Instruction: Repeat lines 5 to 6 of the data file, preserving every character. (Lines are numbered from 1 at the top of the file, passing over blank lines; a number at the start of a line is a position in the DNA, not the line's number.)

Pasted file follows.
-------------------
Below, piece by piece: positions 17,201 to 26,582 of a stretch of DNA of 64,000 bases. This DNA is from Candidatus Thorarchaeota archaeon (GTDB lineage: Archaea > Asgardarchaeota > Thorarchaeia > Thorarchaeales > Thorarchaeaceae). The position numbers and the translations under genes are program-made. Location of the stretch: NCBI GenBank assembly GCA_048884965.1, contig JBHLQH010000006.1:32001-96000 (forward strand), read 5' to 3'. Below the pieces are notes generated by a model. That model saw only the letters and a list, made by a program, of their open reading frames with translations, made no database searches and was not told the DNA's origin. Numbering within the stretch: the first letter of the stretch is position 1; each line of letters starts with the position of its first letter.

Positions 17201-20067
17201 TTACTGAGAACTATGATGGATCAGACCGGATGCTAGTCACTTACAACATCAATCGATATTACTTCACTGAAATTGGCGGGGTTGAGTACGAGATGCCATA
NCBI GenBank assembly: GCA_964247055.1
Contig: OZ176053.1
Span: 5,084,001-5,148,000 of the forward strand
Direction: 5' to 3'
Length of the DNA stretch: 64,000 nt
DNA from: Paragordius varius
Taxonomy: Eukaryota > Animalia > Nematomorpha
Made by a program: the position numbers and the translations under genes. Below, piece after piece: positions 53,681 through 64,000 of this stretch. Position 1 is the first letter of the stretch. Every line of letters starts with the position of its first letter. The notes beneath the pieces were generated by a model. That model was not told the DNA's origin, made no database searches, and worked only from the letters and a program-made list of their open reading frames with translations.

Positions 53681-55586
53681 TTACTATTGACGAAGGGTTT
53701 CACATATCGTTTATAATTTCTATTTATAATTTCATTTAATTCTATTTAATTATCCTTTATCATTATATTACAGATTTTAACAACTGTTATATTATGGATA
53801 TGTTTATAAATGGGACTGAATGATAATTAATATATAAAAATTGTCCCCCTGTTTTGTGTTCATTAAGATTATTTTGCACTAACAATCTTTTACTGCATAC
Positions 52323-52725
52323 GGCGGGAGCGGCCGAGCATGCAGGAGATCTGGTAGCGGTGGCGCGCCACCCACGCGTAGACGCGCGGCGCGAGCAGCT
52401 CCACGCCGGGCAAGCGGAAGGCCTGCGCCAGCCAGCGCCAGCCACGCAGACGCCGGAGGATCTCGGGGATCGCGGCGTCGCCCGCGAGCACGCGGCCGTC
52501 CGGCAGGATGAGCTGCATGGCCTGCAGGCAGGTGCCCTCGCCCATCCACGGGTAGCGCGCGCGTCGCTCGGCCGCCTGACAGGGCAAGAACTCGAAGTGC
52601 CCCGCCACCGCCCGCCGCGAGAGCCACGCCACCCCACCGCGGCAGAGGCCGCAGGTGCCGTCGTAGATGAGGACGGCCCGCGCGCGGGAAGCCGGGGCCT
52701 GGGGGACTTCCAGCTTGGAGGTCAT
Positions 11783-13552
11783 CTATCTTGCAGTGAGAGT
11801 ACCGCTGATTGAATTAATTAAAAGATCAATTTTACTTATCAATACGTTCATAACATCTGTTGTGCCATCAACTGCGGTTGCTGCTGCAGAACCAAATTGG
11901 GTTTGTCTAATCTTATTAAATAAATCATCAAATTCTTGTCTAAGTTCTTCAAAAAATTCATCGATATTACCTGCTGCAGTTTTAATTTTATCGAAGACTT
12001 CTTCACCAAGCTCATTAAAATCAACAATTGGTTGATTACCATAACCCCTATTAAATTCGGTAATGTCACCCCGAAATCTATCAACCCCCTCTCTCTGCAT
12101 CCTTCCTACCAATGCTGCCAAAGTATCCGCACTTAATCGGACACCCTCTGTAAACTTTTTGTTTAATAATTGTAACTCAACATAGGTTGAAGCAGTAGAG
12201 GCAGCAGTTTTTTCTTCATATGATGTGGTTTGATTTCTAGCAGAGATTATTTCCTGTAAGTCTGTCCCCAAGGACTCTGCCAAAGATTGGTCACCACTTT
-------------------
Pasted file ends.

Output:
Contig: OZ176053.1
Span: 5,084,001-5,148,000 of the forward strand